After breakfast visit Gangtey Monastery. Perched on a small hill that rises from the valley floor, the Gangtey Monastery is the only Nyingmapa monastery on the western side of the Black Mountain's and also the biggest Nyingmapa monastery in Bhutan. The Monastery is surrounded by a large village inhabited mainly by the families of the 140 Gomchens who take care of the Monastery. Later explore beautiful Phobjikha valley lying about two kilometers beyond the Gangtey Monastery, on the valley floor. This place is the winter home of black necked cranes that migrate from the arid plains in the north to pass winter in milder and lower climate. Phobjikha, at an altitude of 2900 m, falls under the district of Wangduephodrang and lies on the periphery of the Black Mountain National Park. After lunch, drive 85 km. in 3 hours to the ancient capital town of Punakha. On arrival check-in to Amankora Punakha situated east of the Dochu La Pass and in the backdrop of Punakha Dzong.
After breakfast visit to Punakha Dzong. Built strategically at the junction of Pho Chhu and Mo Chhu rivers in 1637 by Shabdrung Ngawang Namgyal to serve as the religious and administrative centre of the region, Punakha Dzong has played an important role in Bhutan's history. Damaged by four catastrophic fires and an earthquake, the Dzong has been fully restored by the present King. Later enjoy an excursion to Chimi Lhakhang, situated on a hillock in the centre of the valley. It is dedicated to Lama Drukpa Kuenley, who in the late 15th century used humor, songs and outrageous behavior to dramatize his teachings and due to this he is also known as "Divine Madman". This temple is also known as the temple of fertility. It is widely believed that couples who do not have children and wanting one, if they pray at this temple, they are usually blessed with a child very soon. The trail leads across rice fields to the tiny settlement of Pana, meaning "field". It then follows a tiny stream downhill to Yoaka and across more fields before making a short climb to Chimi Lhakhang.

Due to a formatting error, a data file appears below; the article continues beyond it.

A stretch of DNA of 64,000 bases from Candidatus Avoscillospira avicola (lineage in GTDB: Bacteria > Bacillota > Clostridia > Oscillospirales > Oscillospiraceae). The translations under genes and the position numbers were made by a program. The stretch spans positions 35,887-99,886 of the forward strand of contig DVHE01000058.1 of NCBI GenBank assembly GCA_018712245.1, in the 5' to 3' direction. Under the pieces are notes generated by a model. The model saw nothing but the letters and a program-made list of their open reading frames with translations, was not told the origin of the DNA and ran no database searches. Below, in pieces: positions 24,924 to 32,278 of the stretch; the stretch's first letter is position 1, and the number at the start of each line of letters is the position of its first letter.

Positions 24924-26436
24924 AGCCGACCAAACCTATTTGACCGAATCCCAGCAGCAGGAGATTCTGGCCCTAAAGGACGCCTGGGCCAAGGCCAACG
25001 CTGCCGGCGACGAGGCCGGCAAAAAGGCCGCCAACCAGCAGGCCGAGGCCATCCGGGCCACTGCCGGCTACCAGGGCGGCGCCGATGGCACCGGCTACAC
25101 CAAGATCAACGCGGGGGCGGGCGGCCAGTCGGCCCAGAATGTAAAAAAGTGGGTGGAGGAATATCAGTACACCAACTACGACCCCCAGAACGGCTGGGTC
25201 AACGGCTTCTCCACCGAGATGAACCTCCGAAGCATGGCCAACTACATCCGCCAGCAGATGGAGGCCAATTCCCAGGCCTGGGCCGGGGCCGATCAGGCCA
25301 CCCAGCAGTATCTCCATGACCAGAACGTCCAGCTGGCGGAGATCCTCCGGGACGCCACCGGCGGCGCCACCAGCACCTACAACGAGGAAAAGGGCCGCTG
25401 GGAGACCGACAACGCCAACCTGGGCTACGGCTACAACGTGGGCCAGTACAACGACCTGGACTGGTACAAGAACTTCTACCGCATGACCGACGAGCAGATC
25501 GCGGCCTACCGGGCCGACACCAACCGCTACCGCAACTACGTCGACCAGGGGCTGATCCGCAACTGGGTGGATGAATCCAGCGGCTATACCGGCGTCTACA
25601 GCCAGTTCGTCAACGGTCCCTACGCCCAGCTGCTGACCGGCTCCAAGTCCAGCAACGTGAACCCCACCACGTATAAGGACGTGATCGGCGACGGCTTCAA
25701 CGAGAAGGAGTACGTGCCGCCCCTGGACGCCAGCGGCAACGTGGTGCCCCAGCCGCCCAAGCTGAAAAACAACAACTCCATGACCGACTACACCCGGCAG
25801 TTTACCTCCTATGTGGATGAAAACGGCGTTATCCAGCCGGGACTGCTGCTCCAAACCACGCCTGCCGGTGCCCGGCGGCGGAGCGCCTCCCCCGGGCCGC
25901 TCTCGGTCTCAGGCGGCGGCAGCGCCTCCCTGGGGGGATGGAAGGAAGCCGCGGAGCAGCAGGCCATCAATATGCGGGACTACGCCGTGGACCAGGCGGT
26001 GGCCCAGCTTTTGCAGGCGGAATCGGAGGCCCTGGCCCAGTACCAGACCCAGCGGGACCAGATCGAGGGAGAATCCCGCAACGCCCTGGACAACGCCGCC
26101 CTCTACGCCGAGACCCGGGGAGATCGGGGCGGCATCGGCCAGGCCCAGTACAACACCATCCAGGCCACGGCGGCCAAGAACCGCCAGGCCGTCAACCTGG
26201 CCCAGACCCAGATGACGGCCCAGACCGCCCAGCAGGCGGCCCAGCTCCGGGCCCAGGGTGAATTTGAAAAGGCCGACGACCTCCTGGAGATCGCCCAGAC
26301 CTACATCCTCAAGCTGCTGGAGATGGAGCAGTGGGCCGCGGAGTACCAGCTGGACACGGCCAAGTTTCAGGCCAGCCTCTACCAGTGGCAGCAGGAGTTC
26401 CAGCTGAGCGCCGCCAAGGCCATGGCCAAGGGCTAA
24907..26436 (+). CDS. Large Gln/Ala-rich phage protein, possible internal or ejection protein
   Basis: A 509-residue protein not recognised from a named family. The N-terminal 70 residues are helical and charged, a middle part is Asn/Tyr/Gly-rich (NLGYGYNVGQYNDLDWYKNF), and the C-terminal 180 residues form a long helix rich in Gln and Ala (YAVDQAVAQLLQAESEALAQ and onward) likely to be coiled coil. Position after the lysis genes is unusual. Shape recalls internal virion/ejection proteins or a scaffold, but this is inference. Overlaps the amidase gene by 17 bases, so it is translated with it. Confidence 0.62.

After breakfast drive a distance of 75 miles in 4 hours to Paro visiting Simtokha Dzong en route. This dzong, built in 1627 by Shabdrung Ngawang Namgyal, stands on a low ridge 8 km down the valley from Thimphu. The Institute for Language and Cultural Studies is located here. The most noteworthy artistic feature of this dzong is the series of over 300 finely worked slate carvings behind the prayer wheels in the courtyard. Afternoon visit Ta Dzong, originally built as Watchtower, which now houses the National Museum. Extensive collection of the museum includes antique thangkha paintings, textiles, weapons and armour, household objects and a rich assortment of natural and historic artifacts. Later walk down the trail to visit Rinpung Dzong, meaning "fortress of the heap of jewels", which has a long and fascinating history. Along the wooden galleries lining the inner courtyard are fine wall paintings illustrating Buddhist lore such as four friends, the old man of long life, the wheel of life, scenes from the life of Milarepa, Mount, Sumeru and other cosmic Mandala. After sightseeing proceed to Paro and check-in to Amankora Paro.
After breakfast enjoy an excursion to Taktsang Monastery. It is one of the most famous of Bhutan's monasteries, perched on the side of a cliff 900m above the Paro valley floor. It is said that Guru Rinpoche arrived here on the back of a tigress and meditated at this monastery and hence it is called 'Tiger's Nest'. This site has been recognized as a most sacred place and visited by Shabdrung Ngawang Namgyal in 1646 and now visited by all Bhutanese at least once in their lifetime. On 19 April, 1998, a fire severely damaged the main structure of building but now this Bhutanese jewel has been restored to its original splendor. Later drive to Drukgyel Dzong, a ruined fortress where Bhutanese warriors fought Tibetan invaders centuries ago. The snowy dome of sacred Chomolhari, 'mountain of goddess' can be seen in all her glory from the approach road to the Dzong. Along the way, visit the 7th century Kyichu Lhakhang, one of the 108 temples built in the Himalayas by Tibetan King, Songtsen Gampo. The building of this temple marks the introduction of Buddhism in Bhutan.
After breakfast drive to Paro airport in time for Druk Air flight to Delhi.